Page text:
Abnormal behavioral patterns, including increased aggressiveness and anger, can be symptoms of Gaucher disease (GD) type 3 and also markers of disease progression, according to researchers.
The study, “Previously unrecognized behavioral phenotype in Gaucher disease type 3,” was published in the journal Neurology Genetics.
Patients with Gaucher disease type 3 (GD3) can show a broader spectrum of symptoms, with more than 50 percent of GD3 cases presenting symptom onset during infancy. Compared to patients with Gaucher type 1 or 2, GD3 patients often present neurological symptoms, including developmental delay, an inability to look in a specific direction, speech difficulties, and seizures.
Enzyme replacement therapy (ERT) for GD3 has led to contradictory results, from having no effect on the patient, to stabilizing disease symptoms, to improving neurological function and prolonging patients’ survival.
The majority of these studies focus on the physical and neurological manifestations of Gaucher type 3, but they don’t evaluate potential behavioral aspects of the illness. Indeed, many parents of children with GD3 report abnormal behaviors such as extreme anger and aggression, persistent crying, excessive motor activity, and bizarre repetitive acts.
Researchers from the Cairo University Pediatric Hospital in collaboration with researchers from the University of Minnesota conducted a retrospective study to evaluate abnormal behaviors and correlate them with neurological characteristics of the patients.
A total of 34 Egyptian children with Gaucher type 3 were included in the study. Among these, 19 children had neurological symptoms at the beginning of the trial and the remaining 15 developed neurological symptoms afterward.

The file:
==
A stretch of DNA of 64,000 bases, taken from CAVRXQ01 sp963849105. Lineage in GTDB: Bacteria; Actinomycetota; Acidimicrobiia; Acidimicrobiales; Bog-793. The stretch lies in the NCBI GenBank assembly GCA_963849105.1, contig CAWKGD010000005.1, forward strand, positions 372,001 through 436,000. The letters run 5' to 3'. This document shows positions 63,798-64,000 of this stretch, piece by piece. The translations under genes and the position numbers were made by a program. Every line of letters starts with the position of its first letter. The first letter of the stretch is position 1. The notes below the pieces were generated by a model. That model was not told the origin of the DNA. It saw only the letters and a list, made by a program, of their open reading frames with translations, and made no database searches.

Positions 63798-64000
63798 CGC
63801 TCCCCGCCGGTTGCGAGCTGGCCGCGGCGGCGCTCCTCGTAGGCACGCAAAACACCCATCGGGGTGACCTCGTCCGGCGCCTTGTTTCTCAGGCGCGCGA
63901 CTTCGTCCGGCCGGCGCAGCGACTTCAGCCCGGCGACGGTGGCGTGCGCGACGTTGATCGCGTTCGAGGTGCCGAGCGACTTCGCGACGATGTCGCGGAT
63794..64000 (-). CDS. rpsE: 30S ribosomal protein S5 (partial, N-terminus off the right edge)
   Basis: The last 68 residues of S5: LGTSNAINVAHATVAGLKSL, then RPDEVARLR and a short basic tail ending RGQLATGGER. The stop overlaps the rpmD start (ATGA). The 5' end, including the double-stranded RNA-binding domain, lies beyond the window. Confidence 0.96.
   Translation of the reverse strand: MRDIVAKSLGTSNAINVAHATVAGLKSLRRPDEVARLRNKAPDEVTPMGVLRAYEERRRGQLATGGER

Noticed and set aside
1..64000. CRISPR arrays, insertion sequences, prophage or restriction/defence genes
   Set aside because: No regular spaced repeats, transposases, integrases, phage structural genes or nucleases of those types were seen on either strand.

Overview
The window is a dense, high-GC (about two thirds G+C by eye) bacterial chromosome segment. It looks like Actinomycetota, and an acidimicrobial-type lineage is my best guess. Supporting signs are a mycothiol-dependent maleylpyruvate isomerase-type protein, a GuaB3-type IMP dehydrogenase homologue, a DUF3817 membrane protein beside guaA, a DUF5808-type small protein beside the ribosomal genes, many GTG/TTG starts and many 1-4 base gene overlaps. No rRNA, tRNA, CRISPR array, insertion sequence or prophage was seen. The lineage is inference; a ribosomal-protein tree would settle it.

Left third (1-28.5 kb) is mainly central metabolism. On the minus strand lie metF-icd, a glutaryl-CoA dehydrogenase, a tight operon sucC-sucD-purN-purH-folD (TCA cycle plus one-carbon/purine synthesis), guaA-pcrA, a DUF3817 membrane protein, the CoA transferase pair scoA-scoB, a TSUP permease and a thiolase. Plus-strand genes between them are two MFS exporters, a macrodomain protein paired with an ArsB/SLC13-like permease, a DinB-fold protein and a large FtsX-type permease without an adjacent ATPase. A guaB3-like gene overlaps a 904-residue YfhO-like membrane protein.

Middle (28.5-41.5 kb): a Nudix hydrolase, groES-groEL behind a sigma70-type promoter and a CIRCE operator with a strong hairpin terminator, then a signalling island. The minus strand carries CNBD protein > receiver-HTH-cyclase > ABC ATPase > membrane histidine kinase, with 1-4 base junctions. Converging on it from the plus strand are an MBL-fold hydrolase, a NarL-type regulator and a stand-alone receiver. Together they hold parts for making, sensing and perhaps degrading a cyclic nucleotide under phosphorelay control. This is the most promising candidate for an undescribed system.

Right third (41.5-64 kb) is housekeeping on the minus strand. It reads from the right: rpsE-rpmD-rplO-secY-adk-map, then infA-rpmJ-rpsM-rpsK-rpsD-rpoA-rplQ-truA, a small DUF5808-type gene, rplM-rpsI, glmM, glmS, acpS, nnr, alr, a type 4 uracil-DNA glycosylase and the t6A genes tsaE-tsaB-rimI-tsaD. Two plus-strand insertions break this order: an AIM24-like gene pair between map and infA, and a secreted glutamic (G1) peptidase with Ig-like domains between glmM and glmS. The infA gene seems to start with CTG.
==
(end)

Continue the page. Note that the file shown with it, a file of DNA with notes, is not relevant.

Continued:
The researchers observed various behavioral symptoms in this cohort. Anger and aggression was a main concern of parents of about 69.7 percent of the patients, and was present in all the participants in both reactive and proactive forms.
“Reactive aggression is a response to perceived provocation or challenge to personal autonomy or social norms and is often accompanied by anger,” the researchers wrote. “Proactive aggression, such as deliberate harassment and bullying, without provocation, is committed to dominate others and/or for material gain, e.g., attention, control of toys etc.”
In addition to impatience and hyperactivity, crying, social withdrawal, and repetitive acts were other behavioral symptoms reported by the parents and detected, but with much less incidence, in the Gaucher disease type 3 children.
Researchers also found that higher anger and aggression scores were associated with lower IQ scores, but no association was found with either the electroencephalogram (EEG) and seizure status or neurological signs. In comparison, they found that crying and social withdrawal and repetitive acts were positively associated with EEG and seizure status.
“These components defined by quantitative behavioral scoring methods might serve as markers of neurologic disease progression and severity,” the researchers wrote.
“EEG recording together with structural and functional brain imaging methods can provide insight into the localization of the underlying pathophysiologic [disease causing] processes in Gaucher type 3, which would guide future treatments targeting the CNS disease,” they added.
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